How to Write Core Values

May 18, 2021

How to Write a Values Statement

In this 4-minute video, we will show you how to write core values. Core values answer the question, “How will we behave in the context of the strategic planning process?” Core values are one of the major parts of creating a strategic plan.

For more resources on building your strategic plan, view the Essentials Guide to Strategic Planning.

Video Transcript

“Hi. I’m Erica Olsen with OnStrategy. Today’s whiteboard video is on core values. Core values answer the question, “How will we behave in the context of the strategic planning process?” You often hear, “Hey, we’re gonna work on mission, vision, values.” So we made this whiteboard video to help that piece of your strategic planning process. But before we go too far, I just kind of wanna call out a really important point, and that is just because we say mission, vision, values doesn’t mean you need to define your core values as part of your strategic planning process. If you don’t have them, and you’re starting from scratch, I would highly recommend that you take values and you put them into a dedicated process and work on that by itself. And a really great process that we love is from “Change the Culture, Change the Game.” Check it out. It’s awesome. If you’re gonna do a dedicated process to build out your core values, use this book. If you have a set of values and you just wanna refresh them, then absolutely include them in your planning process.

So with that, let’s talk about what makes up a good core value, the components of it, how you know you did it right, and how you put it to use. So here is our anatomy of a core value. We love labels. Before the colon, a value as a noun, in this case, respect and authenticity. Awesome. We start with a verb in present tense, we believe in. The value, connecting to the heart of the matter, something that, again, isn’t like everybody could replace it here, but just something that’s a little unique to you and your organization, connecting to the heart of the matter. And the behavior you expect, in this case, by listening respectfully and acting authentically. The most important part of core values is this piece, what is the behavior that’s expected? We are saying that this is how we’re expecting everybody in the organization to behave. So that’s a great core value. We believe in connecting to the heart of the matter by listening respectfully and acting authentically.

Ideally, you would have maybe five to seven core values, maybe less, maybe three. Something people can remember, yes, Zappos has like 12. That’s good for them, but we recommend less. Another thing, when you’re thinking about, “Did we get it right?” They should be your non-negotiables, meaning absolutely everybody should behave this way in your organization. You would stand by them no matter what happens. No matter what, no matter what. And as I said before, the behavior is clear. Awesome.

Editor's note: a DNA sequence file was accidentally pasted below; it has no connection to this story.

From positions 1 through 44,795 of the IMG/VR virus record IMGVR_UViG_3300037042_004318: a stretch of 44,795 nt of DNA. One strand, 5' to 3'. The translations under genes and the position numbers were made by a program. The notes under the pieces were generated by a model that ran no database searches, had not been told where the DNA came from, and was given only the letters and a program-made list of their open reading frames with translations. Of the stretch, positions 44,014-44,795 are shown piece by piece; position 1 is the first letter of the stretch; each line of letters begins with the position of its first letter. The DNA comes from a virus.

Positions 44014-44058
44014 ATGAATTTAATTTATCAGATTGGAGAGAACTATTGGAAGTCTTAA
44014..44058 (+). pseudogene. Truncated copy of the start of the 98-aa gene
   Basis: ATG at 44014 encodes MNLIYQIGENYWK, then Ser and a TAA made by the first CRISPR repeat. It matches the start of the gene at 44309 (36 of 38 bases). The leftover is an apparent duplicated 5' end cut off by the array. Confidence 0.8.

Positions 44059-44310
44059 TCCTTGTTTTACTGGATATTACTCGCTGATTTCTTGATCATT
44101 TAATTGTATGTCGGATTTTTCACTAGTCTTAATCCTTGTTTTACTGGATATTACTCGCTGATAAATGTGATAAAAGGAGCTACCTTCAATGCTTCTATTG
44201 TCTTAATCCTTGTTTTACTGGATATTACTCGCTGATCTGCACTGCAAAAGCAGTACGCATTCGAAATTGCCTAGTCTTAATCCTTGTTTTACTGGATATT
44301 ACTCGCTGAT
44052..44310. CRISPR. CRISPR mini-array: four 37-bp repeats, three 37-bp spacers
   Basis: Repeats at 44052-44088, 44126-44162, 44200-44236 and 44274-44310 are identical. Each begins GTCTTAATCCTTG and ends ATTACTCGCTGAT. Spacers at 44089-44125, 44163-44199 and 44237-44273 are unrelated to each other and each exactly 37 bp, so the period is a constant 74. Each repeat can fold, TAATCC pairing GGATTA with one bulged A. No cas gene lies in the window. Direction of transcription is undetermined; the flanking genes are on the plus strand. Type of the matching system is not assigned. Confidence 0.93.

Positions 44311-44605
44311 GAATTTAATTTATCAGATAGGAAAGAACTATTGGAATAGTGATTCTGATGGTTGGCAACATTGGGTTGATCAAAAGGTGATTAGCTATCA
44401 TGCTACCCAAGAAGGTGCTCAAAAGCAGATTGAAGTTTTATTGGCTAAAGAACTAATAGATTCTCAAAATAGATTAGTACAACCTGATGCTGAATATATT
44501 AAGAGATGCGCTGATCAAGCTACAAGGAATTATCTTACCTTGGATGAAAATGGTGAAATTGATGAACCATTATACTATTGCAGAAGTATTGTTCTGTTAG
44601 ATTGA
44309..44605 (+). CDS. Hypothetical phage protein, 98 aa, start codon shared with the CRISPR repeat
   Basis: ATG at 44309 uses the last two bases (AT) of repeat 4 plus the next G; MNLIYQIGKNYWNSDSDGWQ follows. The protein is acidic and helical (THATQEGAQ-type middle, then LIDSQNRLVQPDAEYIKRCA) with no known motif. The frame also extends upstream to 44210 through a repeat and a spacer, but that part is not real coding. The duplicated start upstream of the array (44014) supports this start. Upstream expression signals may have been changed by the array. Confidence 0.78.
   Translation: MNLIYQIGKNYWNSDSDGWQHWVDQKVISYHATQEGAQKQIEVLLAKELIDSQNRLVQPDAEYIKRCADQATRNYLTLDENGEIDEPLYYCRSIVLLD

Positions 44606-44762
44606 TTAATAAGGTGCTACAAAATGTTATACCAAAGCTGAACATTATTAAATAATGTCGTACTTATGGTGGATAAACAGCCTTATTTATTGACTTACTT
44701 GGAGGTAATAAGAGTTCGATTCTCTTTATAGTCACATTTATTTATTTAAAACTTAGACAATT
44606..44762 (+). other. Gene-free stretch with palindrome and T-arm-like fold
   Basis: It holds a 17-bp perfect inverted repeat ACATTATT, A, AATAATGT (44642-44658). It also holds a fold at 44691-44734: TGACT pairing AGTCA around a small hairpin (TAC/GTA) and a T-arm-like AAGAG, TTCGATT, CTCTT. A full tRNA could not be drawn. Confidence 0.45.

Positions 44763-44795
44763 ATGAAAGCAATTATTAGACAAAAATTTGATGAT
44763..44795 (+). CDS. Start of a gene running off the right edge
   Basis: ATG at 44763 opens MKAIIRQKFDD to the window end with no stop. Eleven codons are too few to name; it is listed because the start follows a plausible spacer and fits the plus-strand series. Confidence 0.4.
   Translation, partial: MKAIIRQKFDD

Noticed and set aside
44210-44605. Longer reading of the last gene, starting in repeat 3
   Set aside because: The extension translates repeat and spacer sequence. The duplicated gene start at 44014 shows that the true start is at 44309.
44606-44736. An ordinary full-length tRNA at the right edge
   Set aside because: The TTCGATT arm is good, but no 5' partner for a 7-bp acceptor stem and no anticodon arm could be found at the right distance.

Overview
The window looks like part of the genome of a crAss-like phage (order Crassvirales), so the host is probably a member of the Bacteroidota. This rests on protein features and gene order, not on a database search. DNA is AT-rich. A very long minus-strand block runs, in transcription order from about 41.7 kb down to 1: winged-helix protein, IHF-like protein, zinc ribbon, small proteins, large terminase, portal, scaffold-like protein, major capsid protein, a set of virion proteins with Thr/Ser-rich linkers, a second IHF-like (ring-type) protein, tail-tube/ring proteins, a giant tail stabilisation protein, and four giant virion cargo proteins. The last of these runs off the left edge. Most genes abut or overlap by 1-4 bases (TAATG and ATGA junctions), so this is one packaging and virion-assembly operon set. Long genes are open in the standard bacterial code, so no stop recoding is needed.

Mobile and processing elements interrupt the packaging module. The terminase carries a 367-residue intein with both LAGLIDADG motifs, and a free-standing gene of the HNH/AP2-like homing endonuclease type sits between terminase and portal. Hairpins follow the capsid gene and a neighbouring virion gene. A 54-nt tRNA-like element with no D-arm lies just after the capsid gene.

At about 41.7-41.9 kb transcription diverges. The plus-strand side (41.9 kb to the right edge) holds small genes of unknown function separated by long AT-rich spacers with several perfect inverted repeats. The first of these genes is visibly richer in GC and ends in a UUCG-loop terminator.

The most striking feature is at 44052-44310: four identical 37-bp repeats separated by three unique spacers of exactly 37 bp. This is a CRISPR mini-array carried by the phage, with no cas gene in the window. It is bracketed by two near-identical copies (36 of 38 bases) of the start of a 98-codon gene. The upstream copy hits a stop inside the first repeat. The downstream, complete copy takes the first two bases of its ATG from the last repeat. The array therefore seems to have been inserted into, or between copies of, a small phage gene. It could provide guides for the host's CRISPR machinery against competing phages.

So now that you have your core values, or you’ve refreshed them, and just a consideration, if you are refreshing them, consider putting them in a survey in the first phase of your planning process to get feedback on people’s perspective on what does it look like when we are behaving with this core value? Great question. How do we put it to use? Publish them. Of course, right? Maybe posters, maybe on your intranet, maybe at the bottom of your sig block, depending upon where you want to see them. Importantly reinforcing them. I like to reinforce them at the beginning of every staff meeting. Maybe pick one. Maybe call out where you saw a value and practice the week before. Super powerful.

And then last but not least, and this is from “Change the Culture, Change the Game,” establish intentional experiences that reinforce a core value. So experiences in your organization that reinforce, in this case, respect and authenticity. So with that, that’s a quick overview of core values. You know how to get it right and construct ones that are really gonna make a difference in your organization. Don’t forget, Peter Drucker said, “Culture eats strategy for lunch.” And he’s right. So this matters tremendously. Make sure you pick the right part of the process to build out yours. With that, thanks for tuning in. Subscribe to our YouTube channel. Download the whitepaper for more information on core values. Happy strategizing.”

Comments

One Comment

  1. Anis says:

    Edward’s SWOT AnalysisStrengths Good leadership in the form of a good dirtoecr A Committee that has been formed and is working Sufficient staff and funding to complete the mission of the libraryWeaknesses Poor tech skills among staff Unionized environment makes any change of staff and roles difficult A jaded approach to change assuming that nothing will workOpportunities Crisis (technological, budgetary environmental) gives many opportunities to bring about change such as Patron Driven Acquisitions.Threats Irrelevance. If we can not prove unequivocally to the campus Faculty, Students and Administration that we deserve to exist we will cease to exist.

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